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Shopping Under The Influence: Why Money And Alcohol Don't Mix
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Shopping Under The Influence: Why Money And Alcohol Don't Mix

Dec 19 2013, 8:24pm CST | by

By Marisa Torrieri On a random Saturday night in November, Fairfield, Conn., Jon Renner, 28, had no plans—but he did have a bottle of vodka and a Wi-Fi connection. So he poured himself a glass,...

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39 weeks ago

Shopping Under The Influence: Why Money And Alcohol Don't Mix

Dec 19 2013, 8:24pm CST | by

By Marisa Torrieri

On a random Saturday night in November, Fairfield, Conn., Jon Renner, 28, had no plans—but he did have a bottle of vodka and a Wi-Fi connection. So he poured himself a glass, kicked back and decided to indulge in some “me” time.

A couple of drinks later, he found himself watching a professional video game player on YouTube lead a tutorial on the game “Hitman: Absolution.”

“I was watching him play, and after a while I was like, ‘Wow, this seems like a game I could really get into,’ ” says Renner, who works in the music industry. He proceeded to log into his Amazon account, add it to his cart and buy a couple of CDs too.

“ I was feeling happy,” he says. “When you’re a little drunk, you feel confident, you feel like everything’s a great idea. So I was like, ‘You know what, I’m going to buy this!’ ”

After putting the game and CDs into his cart, Amazon suggested other games in the series he might like—so he bought those too. Total cost: about $70.

“I slept on it, then I woke up, looked at my emails and was like, ‘Oh, crap, I did that last night?’ ” he recalls.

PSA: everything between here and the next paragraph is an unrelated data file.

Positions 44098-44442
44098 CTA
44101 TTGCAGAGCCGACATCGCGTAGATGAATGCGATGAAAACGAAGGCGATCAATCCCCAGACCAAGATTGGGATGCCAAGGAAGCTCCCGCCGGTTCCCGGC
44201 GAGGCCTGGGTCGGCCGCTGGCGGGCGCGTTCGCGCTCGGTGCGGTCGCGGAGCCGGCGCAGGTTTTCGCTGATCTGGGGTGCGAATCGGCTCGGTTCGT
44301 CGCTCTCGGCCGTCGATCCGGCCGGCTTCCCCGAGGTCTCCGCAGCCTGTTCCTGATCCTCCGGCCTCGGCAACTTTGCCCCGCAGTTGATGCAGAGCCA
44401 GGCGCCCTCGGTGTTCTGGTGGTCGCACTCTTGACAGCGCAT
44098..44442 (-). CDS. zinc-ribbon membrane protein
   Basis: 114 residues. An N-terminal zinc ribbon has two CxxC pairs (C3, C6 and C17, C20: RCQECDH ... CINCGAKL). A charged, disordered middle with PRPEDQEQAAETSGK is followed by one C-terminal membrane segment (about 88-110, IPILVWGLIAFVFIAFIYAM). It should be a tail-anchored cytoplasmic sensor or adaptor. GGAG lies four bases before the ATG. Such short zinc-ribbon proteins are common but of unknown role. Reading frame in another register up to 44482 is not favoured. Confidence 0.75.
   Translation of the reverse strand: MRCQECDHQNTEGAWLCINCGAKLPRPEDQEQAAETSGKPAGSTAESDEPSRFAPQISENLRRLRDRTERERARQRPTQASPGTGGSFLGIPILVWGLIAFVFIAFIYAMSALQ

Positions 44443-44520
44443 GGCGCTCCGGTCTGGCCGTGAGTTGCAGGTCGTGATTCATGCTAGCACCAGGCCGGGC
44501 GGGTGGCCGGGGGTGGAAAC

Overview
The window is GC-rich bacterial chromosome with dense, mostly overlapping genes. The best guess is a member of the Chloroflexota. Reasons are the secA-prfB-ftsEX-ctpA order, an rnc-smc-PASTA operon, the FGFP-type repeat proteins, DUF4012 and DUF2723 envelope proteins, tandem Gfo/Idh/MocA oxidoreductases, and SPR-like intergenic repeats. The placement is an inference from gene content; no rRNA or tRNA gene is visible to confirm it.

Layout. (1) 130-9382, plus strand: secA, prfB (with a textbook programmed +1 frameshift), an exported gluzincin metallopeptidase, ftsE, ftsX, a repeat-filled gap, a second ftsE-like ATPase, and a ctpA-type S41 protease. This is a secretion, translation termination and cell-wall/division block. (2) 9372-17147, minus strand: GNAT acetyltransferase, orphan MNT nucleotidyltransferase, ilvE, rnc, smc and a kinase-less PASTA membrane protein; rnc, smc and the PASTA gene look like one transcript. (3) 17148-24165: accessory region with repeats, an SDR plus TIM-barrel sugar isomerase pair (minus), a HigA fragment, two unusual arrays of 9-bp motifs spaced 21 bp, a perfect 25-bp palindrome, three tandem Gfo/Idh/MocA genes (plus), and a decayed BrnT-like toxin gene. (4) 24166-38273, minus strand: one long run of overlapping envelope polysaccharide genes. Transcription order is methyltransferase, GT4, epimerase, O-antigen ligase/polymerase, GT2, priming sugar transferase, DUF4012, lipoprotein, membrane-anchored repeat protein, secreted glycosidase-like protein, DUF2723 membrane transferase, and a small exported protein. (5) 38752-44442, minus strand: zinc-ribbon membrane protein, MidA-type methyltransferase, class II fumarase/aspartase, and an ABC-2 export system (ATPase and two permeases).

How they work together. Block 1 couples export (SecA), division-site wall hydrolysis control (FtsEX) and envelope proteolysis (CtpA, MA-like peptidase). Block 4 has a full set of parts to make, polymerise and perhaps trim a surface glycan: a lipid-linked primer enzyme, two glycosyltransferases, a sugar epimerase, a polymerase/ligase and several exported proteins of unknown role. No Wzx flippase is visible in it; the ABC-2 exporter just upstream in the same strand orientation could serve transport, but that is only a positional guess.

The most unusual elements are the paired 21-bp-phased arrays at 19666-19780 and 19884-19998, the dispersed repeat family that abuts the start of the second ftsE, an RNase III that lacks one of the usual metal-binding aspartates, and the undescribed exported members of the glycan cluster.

While Renner’s most recent financial damage wasn’t severe, he admits he also bought a plane ticket for $350 online—after a couple of cocktails—to see a friend in another state. And his experience highlights the ease with which we may tend to spend once we’ve had a bit to drink.

Retailers, too, have caught onto this slippery slope: In fact, Saks, Nordstrom and Urban Outfitters have all applied for liquor licenses to incorporate bars into their retail environment, according to recent news reports. In the past year, Nordstrom doubled its food-service operations, which includes a full bar, as well as six new lounges and restaurants.

But the consequences of shopping under the influence can be costly, as those who’ve had to examine their banking statements after a bender can attest.

The Haul: What Happens When We Shop Drunk

Of course we all have wants: The problem with shopping and drinking is that it can make us infinitely more impulsive.

RelatedShopping Secrets of Department Store Workers

For Elizabeth Croydon, 43, a comedian and movie maker from Washington, D.C., it only took a couple of Grey Goose vodka and olive martinis before the urge to spend set in on her recent visit to NYC.

“I was on Broadway, had two martinis, and all of a sudden I started craving a Betsey Johnson bag,” she recalls. “So I went downtown, popped into an upscale thrift shop I knew about and bought one.”

Unlike Renner, Croydon doesn’t regret her $80 buy. But she does acknowledge that alcohol plus retail therapy can produce mixed results. And, like Renner, she’s done it more than once.

“I had a bunch of beers years ago when I was living in Cleveland, and bought a bunch of toys for adults,” admits Croydon. “And I don’t mean adult toys, I mean toys like rubber balls and Frisbees.”/>/>

And there’s more than one way to let alcohol dent your budget: While biologist Darby Jones*, 37, wasn’t drinking when she convinced her husband to let her drop $400 on a rug, she made sure to make the entreaty when she knew he was.

“He was out, super drunk, and I was home online shopping, so I called him up and said, ‘Hey, can I get this rug?’, and he said ‘Sure,’ ” says Jones. “ When he sobered up, he said: ‘Did I really agree to that?’ ”

How to Know If You Have a Problem

Having the occasional glass of wine while visiting your favorite flash sale sites may not be a problem, unless, of course, you’re trying to stick to a budget. Or if you have other compounding issues.